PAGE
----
After having established myself as a photographer in Korea and the US, I will continue to develop myself and hope that my works can be accessible to viewers in more countries around the world. I have been travelling to Tibet since 2010 and my next project is to share those images in a published book. I want to bring more of a global perspective to my work. I will always have a bit of sentimentalism in me but now I know where I should be and where my next steps will take me.

As told to / Irene Lam
Images / Courtesy of Kim Woo Young

  Olvera Street , 125cm x 188cm, Archival Pigment Print, 2017  One major characteristic in Kim’s photographs is the colourful radiance and flow of lines on the surface of buildings and street walls.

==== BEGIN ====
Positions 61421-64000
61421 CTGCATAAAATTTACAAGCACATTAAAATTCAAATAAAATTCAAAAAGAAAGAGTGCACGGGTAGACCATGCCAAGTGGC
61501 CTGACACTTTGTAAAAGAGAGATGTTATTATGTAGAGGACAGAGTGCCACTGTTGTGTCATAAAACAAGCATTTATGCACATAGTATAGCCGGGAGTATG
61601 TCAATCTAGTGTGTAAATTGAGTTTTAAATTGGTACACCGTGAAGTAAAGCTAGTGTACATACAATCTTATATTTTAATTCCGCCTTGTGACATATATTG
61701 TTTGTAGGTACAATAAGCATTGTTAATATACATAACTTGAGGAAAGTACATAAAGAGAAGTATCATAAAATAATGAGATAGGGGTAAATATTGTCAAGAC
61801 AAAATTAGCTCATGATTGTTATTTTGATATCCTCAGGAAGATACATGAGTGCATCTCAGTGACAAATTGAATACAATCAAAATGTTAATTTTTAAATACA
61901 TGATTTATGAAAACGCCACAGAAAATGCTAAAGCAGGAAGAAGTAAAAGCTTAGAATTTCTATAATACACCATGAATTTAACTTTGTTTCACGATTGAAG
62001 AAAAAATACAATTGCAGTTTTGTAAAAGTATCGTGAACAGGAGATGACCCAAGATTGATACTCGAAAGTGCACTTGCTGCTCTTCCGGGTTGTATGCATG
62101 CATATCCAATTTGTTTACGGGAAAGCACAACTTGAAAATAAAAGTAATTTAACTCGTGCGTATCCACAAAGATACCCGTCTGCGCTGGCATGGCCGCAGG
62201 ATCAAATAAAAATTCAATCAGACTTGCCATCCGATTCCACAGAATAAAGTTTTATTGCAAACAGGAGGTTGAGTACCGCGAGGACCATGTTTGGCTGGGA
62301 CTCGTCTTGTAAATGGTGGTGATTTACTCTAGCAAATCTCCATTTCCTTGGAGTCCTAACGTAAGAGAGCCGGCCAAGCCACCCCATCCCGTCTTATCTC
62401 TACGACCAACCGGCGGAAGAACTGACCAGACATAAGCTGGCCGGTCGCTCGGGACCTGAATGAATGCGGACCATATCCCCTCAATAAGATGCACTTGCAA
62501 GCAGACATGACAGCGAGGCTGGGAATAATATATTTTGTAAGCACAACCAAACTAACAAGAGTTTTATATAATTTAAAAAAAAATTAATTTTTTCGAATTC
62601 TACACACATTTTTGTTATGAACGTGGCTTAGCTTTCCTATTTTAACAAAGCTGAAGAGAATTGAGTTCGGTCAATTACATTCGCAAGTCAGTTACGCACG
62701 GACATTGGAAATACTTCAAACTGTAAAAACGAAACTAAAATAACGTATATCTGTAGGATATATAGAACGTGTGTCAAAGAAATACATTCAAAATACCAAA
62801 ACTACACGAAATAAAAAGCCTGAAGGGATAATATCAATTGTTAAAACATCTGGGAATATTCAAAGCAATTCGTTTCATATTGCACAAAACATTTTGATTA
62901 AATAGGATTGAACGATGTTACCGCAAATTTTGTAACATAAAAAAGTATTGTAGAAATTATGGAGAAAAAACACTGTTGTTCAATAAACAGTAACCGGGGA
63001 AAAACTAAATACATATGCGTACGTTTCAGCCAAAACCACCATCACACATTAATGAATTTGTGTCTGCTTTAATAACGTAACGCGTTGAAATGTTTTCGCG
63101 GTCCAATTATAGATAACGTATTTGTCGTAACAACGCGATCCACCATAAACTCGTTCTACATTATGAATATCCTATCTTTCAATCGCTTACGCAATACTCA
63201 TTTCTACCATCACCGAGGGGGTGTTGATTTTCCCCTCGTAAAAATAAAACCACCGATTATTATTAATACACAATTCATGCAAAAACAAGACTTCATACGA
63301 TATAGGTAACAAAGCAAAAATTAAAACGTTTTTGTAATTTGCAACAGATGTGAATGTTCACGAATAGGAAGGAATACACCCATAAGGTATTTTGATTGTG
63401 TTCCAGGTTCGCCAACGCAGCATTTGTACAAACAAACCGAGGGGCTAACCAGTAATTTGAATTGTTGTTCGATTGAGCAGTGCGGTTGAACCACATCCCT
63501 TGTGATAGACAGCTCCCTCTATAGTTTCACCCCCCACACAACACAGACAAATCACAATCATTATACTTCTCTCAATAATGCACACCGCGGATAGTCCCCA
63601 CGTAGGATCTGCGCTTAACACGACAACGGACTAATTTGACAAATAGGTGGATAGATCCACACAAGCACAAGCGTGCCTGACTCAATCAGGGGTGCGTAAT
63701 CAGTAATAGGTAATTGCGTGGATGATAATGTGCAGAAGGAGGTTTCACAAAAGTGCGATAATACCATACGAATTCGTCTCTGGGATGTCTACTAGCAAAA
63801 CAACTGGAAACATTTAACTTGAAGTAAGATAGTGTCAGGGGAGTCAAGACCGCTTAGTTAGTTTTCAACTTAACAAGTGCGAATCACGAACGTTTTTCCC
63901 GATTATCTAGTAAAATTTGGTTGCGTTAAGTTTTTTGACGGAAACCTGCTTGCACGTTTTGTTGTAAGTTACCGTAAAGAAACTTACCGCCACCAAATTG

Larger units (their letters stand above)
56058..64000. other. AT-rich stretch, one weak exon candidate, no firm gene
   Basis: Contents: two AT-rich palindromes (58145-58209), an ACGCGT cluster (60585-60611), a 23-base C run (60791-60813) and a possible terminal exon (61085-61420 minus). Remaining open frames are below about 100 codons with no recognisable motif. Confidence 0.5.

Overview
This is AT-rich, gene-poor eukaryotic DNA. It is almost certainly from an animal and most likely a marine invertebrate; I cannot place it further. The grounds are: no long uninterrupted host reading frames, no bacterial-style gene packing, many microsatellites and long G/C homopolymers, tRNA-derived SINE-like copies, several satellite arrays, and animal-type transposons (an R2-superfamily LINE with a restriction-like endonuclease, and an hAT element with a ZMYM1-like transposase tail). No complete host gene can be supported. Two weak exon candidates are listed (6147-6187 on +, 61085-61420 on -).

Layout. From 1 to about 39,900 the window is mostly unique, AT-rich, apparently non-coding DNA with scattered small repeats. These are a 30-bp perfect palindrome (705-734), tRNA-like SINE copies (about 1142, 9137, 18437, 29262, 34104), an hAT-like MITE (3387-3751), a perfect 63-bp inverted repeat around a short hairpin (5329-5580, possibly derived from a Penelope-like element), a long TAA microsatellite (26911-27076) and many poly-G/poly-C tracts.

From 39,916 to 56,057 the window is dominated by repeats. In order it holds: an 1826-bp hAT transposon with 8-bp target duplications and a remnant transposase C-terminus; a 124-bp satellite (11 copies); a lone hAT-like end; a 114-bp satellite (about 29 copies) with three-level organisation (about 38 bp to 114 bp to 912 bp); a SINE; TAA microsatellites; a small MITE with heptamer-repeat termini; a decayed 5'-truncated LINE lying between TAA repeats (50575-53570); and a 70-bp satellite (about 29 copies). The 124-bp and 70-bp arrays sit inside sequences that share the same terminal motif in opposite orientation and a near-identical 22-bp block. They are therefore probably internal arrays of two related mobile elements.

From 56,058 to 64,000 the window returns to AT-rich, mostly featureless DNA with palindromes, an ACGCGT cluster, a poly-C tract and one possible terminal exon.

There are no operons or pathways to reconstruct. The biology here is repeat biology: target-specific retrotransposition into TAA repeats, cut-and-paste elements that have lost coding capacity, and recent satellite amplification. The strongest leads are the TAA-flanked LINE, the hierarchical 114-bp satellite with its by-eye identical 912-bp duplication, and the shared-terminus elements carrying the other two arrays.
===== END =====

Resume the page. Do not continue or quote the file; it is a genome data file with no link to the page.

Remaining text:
Olvera Street, 125cm x 188cm, Archival Pigment Print, 2017

One major characteristic in Kim’s photographs is the colourful radiance and flow of lines on the surface of buildings and street walls.

  CGWC image , 125cm x 188cm, Archival Pigment Print, 2017  Rather than intervening or excessively manipulating photographs, Kim focuses on capturing the unique characteristics of buildings in their original environment.

CGWC image, 125cm x 188cm, Archival Pigment Print, 2017

Rather than intervening or excessively manipulating photographs, Kim focuses on capturing the unique characteristics of buildings in their original environment.